|Franzen, D - NDSU/FARGO, ND|
|Hopkins, D - NDSU/FARGO, ND|
|Sweeney, M - NDSU/FARGO, ND|
|Ulmer, M - USDA-NRCS/BISMARCK, ND|
Submitted to: Agronomy Journal
Publication Type: Peer Reviewed Journal
Publication Acceptance Date: June 15, 2001
Publication Date: January 1, 2002
Citation: Franzen, D.W., Hopkins, D.H., Sweeney, M.D., Ulmer, M.K., Halvorson, A.D. 2002. Evaluation of soil survey scale for zone manatgement of site-specific nitrogen. Agronomy Journal. 94:381-389. Interpretive Summary: In order to manage nutrients in farm fields using site-specific technology, nutrient information must be gathered to direct the variable-rate application of fertilizers. Soil nutrient zones have been shown to be related to landscape topography. This research examined the relationship of first and second order soil surveys with identified nutrient zones related to topography. Results indicate that currently available soil surveys (Order 2) should not be used to develop nutrient management zones for site-specific nutrient management unless the soil patterns are verified with other site-specific management zone development tools. A potential benefit of finer-scale soil surveys (Order 1) would be to reinforce or redefine apparent nutrient zones.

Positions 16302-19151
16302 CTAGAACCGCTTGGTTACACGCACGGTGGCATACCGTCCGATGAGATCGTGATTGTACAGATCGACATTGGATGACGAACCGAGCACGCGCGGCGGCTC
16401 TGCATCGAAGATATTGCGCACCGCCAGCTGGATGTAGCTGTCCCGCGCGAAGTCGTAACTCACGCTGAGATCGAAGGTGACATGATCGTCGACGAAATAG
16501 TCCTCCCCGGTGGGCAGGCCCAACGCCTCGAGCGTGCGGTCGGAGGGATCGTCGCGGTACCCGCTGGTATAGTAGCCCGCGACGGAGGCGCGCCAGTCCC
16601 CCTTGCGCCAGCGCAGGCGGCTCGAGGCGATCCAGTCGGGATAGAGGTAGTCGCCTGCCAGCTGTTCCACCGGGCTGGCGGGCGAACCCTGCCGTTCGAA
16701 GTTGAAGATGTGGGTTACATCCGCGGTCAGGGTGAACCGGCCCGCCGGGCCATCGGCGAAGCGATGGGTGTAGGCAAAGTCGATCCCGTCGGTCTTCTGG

Technical Abstract: Sampling in nutrient management zones has been shown to be effective in North Dakota and other areas of the Great Plains. There is interest in using present soil survey reports as a basis for management zone patterns, especially where the soil mapping units have been digitized. However, at the present mapping scale, these mapping unit patterns are often not similar to nutrient management zones. Fields mapped at a finer scale (Order 1 survey) showed some similarity between mapping units and nutrient management zones defined by topography, aerial photography/satellite imagery and soil electrical conductivity (EC) sensors. Currently available soil surveys should not be used to develop nutrient management zones for site-specific agriculture unless the soil patterns are verified with other site-specific management zone development tools. Alternatively, a major benefit of finer-scale soil surveys would be to reinforce or redefine apparent nutrient zones.